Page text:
Getting a consumer durable brand in the market meant significant investments in distribution, on-ground displays, marketing and everything else that was traditionally associated with the launch of a consumer durable brand.
I.e. creating a consumer product brand required large capital, and therefore was not something that new and emerging entrepreneurs without access to capital could aspire to do.
Xiaomi just debunked that theory with a model execution of a creative & unconventional strategy.
Without opening a single store, without keeping the products on shelves in physical stores, without spending on advertising, this China-headquartered company has already become the world’s 3rd largest handset manufacturer in just under 3 years time since launch.
Continue reading “Guest Post – Building a Consumer Product Brand with Virtual Infrastructure: Going the Xiaomi Way”
That the Ice Bucket Challenge was a huge marketing success is a given. How it actually benefited the non-profits working for ALS, is a subject of debate with quite a few dissenting voices.
However, as an entrepreneur, here’s what I learnt from the campaign.
- Specificity of action AND cause, help. One without the other perhaps might not have been as successful. Take the case of the imitator ‘rice bucket challenge’ where people were asked to donate a bucket of rice to the needs. Worthy cause, but was not specific.
- Making a task ‘fun and enjoyable’ is NOT trivializing the cause. To me the ice bucket challenge illustrates that doing something fun, even when you are promoting a serious cause does not undermine the seriousness of the cause or the intent. (As an entrepreneur and marketer, this could apply to any company as well. When could we see a stock exchange do a ‘walk the ramp’ challenge for companies where managements walk the ramp in office with their colleagues cheering & joining, and they challenge someone forward to do it.).
- The task has to be relatively simple AND ‘doable’ to get wider participation. I mean, just think of why the rubble bucket challenge / mud bucket challenge did not get the same response. Imagine how challenging it would be for most people to (a) find a bucket of rubble and (b) remove all that rubble from your hair. I simply seemed impractical, though the cause was worth supporting. (To me, the message is: don’t ask others to do that you would not do yourself.)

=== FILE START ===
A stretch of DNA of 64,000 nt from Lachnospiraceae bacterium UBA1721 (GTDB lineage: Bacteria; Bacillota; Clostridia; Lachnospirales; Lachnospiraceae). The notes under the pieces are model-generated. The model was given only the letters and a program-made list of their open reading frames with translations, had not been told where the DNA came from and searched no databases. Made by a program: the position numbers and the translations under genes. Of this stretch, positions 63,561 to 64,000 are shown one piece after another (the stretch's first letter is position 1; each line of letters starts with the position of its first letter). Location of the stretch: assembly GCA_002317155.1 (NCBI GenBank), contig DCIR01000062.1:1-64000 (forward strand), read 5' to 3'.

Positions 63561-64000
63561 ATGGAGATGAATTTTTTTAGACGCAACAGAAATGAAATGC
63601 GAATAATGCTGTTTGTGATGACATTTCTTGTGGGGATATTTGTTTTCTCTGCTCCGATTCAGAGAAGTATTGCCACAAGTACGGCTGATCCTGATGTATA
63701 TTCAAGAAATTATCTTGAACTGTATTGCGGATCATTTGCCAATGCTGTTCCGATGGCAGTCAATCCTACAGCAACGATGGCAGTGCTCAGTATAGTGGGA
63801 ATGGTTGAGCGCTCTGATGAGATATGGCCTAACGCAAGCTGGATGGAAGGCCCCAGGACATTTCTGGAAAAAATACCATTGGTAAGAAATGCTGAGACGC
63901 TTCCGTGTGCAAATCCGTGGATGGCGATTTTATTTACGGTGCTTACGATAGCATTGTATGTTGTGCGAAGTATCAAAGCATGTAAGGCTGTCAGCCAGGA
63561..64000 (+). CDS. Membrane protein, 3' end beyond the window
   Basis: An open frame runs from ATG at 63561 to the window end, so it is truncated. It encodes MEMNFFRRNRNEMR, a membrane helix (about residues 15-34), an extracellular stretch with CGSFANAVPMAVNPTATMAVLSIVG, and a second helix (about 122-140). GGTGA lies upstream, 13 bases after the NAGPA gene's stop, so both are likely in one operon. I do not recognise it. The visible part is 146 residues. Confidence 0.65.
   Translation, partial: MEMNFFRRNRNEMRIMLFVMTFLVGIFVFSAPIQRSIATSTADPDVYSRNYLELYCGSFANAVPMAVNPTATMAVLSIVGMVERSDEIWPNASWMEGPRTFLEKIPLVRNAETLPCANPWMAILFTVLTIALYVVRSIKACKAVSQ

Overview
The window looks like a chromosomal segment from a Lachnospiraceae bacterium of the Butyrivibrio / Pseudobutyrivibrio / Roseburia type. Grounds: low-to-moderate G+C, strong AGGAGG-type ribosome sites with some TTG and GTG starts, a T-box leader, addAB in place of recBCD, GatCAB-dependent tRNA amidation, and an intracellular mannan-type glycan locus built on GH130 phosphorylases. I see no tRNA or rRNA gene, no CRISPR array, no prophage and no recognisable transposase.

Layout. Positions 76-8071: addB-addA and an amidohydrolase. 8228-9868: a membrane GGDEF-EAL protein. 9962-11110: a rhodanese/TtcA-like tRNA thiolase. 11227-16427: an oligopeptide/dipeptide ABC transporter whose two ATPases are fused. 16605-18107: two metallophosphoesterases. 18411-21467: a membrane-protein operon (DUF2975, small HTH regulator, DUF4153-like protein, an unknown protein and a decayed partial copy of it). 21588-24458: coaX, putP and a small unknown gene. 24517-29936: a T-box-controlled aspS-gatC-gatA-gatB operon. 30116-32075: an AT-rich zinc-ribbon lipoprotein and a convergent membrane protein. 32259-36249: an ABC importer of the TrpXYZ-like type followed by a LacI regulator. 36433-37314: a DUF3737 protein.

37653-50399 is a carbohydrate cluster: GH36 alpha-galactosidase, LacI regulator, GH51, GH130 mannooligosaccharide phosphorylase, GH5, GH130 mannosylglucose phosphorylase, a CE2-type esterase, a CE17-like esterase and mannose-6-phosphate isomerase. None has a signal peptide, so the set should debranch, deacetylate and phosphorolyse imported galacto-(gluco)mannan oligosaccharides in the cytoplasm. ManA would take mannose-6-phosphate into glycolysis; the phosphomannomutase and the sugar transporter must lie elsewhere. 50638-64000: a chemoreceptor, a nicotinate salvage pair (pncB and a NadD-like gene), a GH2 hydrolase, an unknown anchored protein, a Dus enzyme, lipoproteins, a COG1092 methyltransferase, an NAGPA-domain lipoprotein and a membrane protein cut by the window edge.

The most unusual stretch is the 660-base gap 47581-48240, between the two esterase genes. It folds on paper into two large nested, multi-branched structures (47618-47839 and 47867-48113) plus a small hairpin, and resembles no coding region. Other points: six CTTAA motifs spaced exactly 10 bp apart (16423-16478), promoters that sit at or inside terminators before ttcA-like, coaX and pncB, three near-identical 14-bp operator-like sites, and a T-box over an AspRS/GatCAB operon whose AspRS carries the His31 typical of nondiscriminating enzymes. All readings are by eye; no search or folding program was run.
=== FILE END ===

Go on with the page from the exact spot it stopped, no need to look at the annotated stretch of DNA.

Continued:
- People want to be SEEN doing something good. The ‘pass it forward’ aspect AND the videos were critical to the success. I don’t think 99.9% of the people had any particular soft corner for supporting ALS. But being SEEN as participating in something good was cool. (I know a few friends who will say this is a case of sour grapes as no one invited me to do the challenge).
But, hats off to the team. Great job done. Keep pouring.
(PS: there have been loads of twitter jokes on this as well.. here’s my favourite on ‘I have been doing the ice bucket challenge for years. But the ice gets over after a few drinks’. Keep walking.)
References – Image Source
“Research is formalized curiosity. It is poking and prying with a purpose. ”
Zora Neale Hurston, American author
Scene 1 : A couple of years ago
You or your visionary team have a great idea for a new product!! It ‘feels’ like the answer to everyone’s problems! It will definitely be a big hit! So you get your creative heads, product designers, technical staff and experts all into a tizzy! The product must be ready in next 6 months! After hours and hours of hard work, there it is – to take the consumers by storm. You launch it with big fanfare!!
Scene 2 : Cut to the present
The ‘great’ and promising product was ‘great’ only on the drawing board! Your negative inventory is piling up; there are just not enough takers!
What went wrong?
The consumers just didn’t connect with the product or the price point was wrong or the brand personality did not appeal or the communication was not clear or the distribution was poor or the value-proposition was not meaningful!! There are a number of things that can have a very different response in the market, than you had imagined it. Continue reading “The Importance of Market Research”